Demographics

There are “Left-behind” in the Blue States Too

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The 2016 presidential election revealed a strongly divided nation. Donald Trump’s victory has been characterized as a “landslide” by some, noting the surprisingly high electoral vote tally. Others note the likelihood that Hillary Clinton will win the popular vote. In any event, the result is far different than many expected.  read more »

The Improbable Demographics Behind Donald Trump's Shocking Presidential Victory

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n an election so ugly and so close, one is reluctant to proclaim winners. But it’s clear that there’s a loser — the very notion of the United States of America.

Instead we have populations and geographies that barely seem to belong in the same country, if not on the same planet. The electorate is so divided that many states went for either Donald Trump or Hillary Clinton by lopsided margins. The Northeast was solidly Democratic, with Clinton winning New York, Massachusetts and Vermont with three-fifths of the vote or more. Washington, D.C., heavily black and the seat of the bureaucracy and pundit class, delivered an almost Soviet-style 93% to 4% margin.  read more »

Cat and Mouse in Frogtown

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A friend recently expressed an interest in how some cities are reforming their land use regulations. “I mean, there are places like LA that say they’ve thrown out the code books and are rewriting their zoning.” My short response was… No. The reality is that the city plays an expensive and byzantine game of cat and mouse with each individual neighborhood.  read more »

Were Urban Freeways a Good Idea?

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It’s almost a truism in urbanist circles that construction of urban freeways was a bad idea.

Indianapolis Monthly magazine takes a somewhat more charitable view in its retrospective on the 40th anniversary of the completion of the downtown “inner loop” freeway.  read more »

Job Creation Under the Next President

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Retraining the employed and the unemployed for higher value-added skills is now more important than simply adding to the number of jobs.

Coal and steel magnate Wilbur Ross, a senior policy advisor to the Trump campaign, has just made in the pages of the Wall Street Journal an economic prediction that looks mathematically unattainable.  read more »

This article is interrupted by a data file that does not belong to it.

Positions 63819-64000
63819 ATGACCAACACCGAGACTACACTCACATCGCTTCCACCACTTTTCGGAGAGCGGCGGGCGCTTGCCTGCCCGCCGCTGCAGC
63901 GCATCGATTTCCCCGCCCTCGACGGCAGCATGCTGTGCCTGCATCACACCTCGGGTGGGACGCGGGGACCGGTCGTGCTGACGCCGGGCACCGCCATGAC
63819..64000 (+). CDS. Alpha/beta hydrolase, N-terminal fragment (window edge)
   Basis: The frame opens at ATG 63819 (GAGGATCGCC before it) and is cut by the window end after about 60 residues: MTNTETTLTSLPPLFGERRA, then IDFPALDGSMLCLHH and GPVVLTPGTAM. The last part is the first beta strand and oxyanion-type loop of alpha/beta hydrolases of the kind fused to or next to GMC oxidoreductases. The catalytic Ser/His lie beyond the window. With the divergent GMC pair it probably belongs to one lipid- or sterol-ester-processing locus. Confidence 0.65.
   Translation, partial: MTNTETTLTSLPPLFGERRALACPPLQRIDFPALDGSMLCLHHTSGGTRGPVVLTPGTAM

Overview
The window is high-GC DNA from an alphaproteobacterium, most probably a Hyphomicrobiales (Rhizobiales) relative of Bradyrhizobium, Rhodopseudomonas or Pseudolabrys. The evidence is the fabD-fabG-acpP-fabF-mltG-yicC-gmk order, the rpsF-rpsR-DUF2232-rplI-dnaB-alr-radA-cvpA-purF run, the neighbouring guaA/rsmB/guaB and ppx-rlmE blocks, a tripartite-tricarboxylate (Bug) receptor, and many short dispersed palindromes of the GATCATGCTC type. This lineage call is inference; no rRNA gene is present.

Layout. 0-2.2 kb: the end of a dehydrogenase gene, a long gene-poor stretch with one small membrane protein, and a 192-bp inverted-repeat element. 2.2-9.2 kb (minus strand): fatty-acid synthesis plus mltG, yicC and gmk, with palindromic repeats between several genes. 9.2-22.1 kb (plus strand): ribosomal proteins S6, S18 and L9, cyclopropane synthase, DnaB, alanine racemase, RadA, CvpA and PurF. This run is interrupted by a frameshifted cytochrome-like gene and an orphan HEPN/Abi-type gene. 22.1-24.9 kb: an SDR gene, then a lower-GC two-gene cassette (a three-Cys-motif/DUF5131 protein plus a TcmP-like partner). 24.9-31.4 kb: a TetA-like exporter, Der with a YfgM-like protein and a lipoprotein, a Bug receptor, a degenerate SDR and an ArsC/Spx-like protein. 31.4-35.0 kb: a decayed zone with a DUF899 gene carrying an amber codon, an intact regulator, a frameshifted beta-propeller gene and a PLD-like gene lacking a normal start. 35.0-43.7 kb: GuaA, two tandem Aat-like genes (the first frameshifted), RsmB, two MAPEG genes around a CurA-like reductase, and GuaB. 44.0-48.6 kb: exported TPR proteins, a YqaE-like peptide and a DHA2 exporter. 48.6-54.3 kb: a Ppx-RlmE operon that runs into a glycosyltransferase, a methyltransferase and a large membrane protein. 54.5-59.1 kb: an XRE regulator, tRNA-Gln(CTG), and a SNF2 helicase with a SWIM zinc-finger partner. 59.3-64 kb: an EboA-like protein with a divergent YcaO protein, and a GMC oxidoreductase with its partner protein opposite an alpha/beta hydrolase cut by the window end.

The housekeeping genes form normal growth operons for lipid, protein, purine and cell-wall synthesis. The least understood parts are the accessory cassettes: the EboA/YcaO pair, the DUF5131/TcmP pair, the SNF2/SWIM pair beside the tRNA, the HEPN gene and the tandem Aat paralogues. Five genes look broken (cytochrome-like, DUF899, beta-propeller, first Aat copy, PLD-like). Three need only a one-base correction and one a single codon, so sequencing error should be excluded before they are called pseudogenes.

Erasing Anglo cultural heritage risks what makes our republic diverse

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It’s increasingly unfashionable to celebrate those who made this republic and established its core values. On college campuses, the media and, increasingly, in corporate circles, the embrace of “diversity” extends to demeaning the founding designers who arose from a white population that was 80 percent British.  read more »

The House Prices are Too Damned High

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In recent years, the plight of renters in a stagnant economy has been covered extensively. A book title incorporated the phrase “the rent is too damn high” (by Matthew Iglesias). The “Rent is Too Damn High Party” ran candidates in both city and state of New York elections. However, as bad as rent increases have been, more serious has been the escalation of house prices in the major metropolitan areas of the United States.  read more »

The US Census Digs Deeper: Where Were Your Ancestors From?

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Over 45 million Americans identify their dominant ancestry as German and 22,000 identify theirs as Marshallese, from the Marshall Islands in the Pacific. But in the US Census proposed new form for 2020, both of these groups get their own box to check for the first time. In the previous 2010 form (shown below), German-Americans would simply check ‘White’ and Marshallese-Americans would check ‘Other Pacific Islander’.  read more »

Subjects:

A Capital Improvement and Revitalization Idea for Detroit

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You may have heard that Detroit is in the midst of a modest but enduring revival in and around its downtown. Residents and businesses are returning to the city, filling long-vacant skyscrapers, prompting new commercial development and revitalizing adjacent old neighborhoods. As a former Detroiter I'm excited to see the turnaround. After so many false starts, Detroit's post-bankruptcy rebound seems very real.  read more »

Today’s Orange County: Not Right Wing—and Kinda Hip

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What comes to mind when you think about Orange County? Probably, images of lascivious housewives and blonde surfers. And certainly, at least if you know your political history, crazed right-wing activists, riding around with anti-UN slogans on their bumpers in this county that served as a crucial birthplace of modern movement conservatism in the 1950s.  read more »